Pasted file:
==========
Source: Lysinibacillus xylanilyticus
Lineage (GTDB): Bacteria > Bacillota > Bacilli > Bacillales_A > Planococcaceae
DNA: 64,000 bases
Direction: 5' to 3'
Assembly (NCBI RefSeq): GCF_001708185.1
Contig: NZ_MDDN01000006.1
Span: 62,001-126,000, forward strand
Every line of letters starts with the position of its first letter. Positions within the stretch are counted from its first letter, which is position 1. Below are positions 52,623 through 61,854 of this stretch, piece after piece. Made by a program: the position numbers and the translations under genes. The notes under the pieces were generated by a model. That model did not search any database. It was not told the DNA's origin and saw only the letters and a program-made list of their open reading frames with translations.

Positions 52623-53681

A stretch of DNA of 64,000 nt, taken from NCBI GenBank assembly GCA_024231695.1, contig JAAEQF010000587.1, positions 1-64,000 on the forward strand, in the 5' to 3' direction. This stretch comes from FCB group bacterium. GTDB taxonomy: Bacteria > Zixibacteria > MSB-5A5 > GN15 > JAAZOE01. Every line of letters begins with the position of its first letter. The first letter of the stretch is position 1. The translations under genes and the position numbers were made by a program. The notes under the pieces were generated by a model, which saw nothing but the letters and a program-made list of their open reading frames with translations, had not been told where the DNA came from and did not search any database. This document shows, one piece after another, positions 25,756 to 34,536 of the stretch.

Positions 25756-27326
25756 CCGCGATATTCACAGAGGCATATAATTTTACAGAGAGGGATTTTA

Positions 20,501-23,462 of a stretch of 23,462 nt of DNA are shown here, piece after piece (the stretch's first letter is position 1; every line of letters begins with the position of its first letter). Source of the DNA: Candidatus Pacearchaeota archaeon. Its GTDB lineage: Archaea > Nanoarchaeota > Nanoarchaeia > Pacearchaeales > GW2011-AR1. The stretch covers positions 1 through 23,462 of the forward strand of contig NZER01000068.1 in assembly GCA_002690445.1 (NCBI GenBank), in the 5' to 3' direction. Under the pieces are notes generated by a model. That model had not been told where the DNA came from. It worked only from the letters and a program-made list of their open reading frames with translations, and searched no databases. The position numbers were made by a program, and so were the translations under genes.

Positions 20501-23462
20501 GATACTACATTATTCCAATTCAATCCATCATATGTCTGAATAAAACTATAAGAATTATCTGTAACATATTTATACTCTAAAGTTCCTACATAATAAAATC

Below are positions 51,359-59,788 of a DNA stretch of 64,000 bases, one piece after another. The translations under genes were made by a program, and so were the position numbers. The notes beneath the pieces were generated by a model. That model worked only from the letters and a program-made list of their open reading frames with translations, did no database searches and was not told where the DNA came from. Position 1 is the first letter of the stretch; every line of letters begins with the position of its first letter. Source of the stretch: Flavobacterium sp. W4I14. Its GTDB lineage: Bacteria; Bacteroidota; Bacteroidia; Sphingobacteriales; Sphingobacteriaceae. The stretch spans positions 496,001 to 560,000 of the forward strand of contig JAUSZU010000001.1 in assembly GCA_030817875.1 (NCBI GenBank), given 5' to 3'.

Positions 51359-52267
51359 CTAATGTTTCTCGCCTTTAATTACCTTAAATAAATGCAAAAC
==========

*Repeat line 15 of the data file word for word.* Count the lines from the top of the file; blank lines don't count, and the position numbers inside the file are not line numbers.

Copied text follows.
20501 GATACTACATTATTCCAATTCAATCCATCATATGTCTGAATAAAACTATAAGAATTATCTGTAACATATTTATACTCTAAAGTTCCTACATAATAAAATC